Entry Level Driver Training – A Long Time Coming

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The Federal Motor Carrier Safety Administration (FMCSA) published new rules on December 8, 2016 that require entry-level drivers to complete special training designed to ensure that they are competent and prepared to maneuver an 80,000 lb commercial motor vehicle safely before they can take their skills test to obtain a Commercial Driver’s License (CDL).

These new training requirements will change the way motor carriers qualify inexperienced drivers, how insurers rate these drivers and how many new drivers enter the transportation industry.

New Proposal Sets a Higher Bar for Bigger Fleets – Is that Fair?

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Earlier this year, the Federal Motor Carrier Safety Administration (FMCSA) proposed a new method for assigning motor carriers’ safety fitness determinations (SFD), commonly called safety ratings.

Currently, safety ratings are assigned after the completion of a labor-intensive compliance review (CR) – or audit – of records at the carrier’s place of business.

FMCSA now proposes to also use data from its Compliance Safety, Accountability (CSA) Safety Measurement System (SMS), in addition to information gathered during on-site compliance reviews, to make SFDs on a monthly basis.

Are You Operating Under the DOT Radar?

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What’s the definition of a commercial motor vehicle according to the Federal Motor Carrier Safety Administration (FMCSA)?

You may be surprised to learn that private or for-hire vehicles with a gross vehicle weight rating of 10,001 or more are considered a commercial motor vehicle for purposes of most of the Department of Transportation (DOT) safety regulations under FMCSA §382.107.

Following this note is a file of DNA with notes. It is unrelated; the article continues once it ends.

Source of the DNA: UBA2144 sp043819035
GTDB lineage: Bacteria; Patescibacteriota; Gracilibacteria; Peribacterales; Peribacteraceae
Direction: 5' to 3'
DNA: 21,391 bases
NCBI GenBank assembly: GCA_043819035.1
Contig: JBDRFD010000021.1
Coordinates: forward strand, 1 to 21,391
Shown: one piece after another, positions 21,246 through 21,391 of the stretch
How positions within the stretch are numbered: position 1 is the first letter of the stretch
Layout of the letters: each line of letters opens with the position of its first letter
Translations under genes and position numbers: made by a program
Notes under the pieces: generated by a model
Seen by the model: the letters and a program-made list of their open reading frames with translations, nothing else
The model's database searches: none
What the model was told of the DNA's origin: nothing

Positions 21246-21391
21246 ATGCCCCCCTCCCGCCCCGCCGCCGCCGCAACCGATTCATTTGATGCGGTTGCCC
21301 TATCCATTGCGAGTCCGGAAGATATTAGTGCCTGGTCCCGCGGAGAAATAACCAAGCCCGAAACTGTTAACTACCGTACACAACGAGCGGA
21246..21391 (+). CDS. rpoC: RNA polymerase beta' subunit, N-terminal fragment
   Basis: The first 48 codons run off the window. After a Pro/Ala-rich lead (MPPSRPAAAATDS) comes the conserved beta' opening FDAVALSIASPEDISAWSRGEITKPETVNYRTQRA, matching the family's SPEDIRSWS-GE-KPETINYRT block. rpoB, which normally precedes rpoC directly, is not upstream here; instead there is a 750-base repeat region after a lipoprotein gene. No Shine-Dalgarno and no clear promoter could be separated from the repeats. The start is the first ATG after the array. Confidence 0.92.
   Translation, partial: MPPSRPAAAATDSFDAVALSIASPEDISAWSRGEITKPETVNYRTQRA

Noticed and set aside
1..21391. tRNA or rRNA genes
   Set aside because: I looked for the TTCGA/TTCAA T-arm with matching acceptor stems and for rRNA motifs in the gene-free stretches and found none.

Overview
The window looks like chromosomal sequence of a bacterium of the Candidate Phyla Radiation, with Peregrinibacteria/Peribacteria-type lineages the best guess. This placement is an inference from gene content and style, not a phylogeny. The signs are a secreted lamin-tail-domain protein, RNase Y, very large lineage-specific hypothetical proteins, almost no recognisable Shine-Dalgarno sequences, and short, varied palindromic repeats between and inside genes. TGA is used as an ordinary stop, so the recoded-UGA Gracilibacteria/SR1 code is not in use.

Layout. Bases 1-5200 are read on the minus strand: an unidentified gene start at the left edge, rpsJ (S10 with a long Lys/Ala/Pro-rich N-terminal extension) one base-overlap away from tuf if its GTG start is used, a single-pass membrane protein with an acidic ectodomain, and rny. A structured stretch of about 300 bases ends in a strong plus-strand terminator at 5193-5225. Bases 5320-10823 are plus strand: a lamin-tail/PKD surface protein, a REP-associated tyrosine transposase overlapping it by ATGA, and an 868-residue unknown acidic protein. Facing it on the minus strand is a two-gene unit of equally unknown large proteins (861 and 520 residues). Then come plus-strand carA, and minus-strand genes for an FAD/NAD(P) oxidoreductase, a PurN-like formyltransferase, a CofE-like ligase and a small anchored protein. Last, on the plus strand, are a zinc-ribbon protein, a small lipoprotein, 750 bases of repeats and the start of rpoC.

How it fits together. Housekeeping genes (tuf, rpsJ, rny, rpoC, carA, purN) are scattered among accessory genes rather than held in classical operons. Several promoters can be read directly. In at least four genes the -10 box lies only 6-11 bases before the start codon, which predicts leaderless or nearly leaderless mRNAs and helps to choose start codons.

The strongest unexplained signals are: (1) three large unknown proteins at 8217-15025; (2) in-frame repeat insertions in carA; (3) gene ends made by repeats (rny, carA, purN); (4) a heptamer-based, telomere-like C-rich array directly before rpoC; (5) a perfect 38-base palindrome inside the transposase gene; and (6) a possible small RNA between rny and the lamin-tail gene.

While a commercial driver’s license (CDL) and drug and alcohol testing is not required to operate this size of vehicle, companies are required to obtain a DOT number.

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Using Insurance MVRs for Hiring Purposes – A Risky Practice

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When hiring commercial drivers, motor carriers will routinely contact their insurance agent to have drivers added to their business insurance policy. The agency will then run a Motor Vehicle Report (MVR) to determine if the driver meets the underwriting guidelines of the policy. In some instances, insurance agencies provide the MVRs they ordered to their […]

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Why Motor Carriers Should Start Using Medical Questionnaires?

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When the National Registry of Certified Medical Examiners was introduced the goal was to improve highway safety and driver health by providing access to high-quality medical exams consistent with Federal regulations and guidelines. However, a year after the National Registry’s introduction, two unfortunate side effects have resulted. Unanticipated Effects of the National Registry First, the […]

PSP vs. MVR

PSP vs. MVR: What’s the Difference?

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An essential screening tool that all motor carriers should consider using is the Pre-Employment Screening Program (PSP). PSP can provide additional safety performance information that may not be disclosed by other background screening checks. The data provided by PSP will depend on how often a particular driver was selected for a roadside inspection or was […]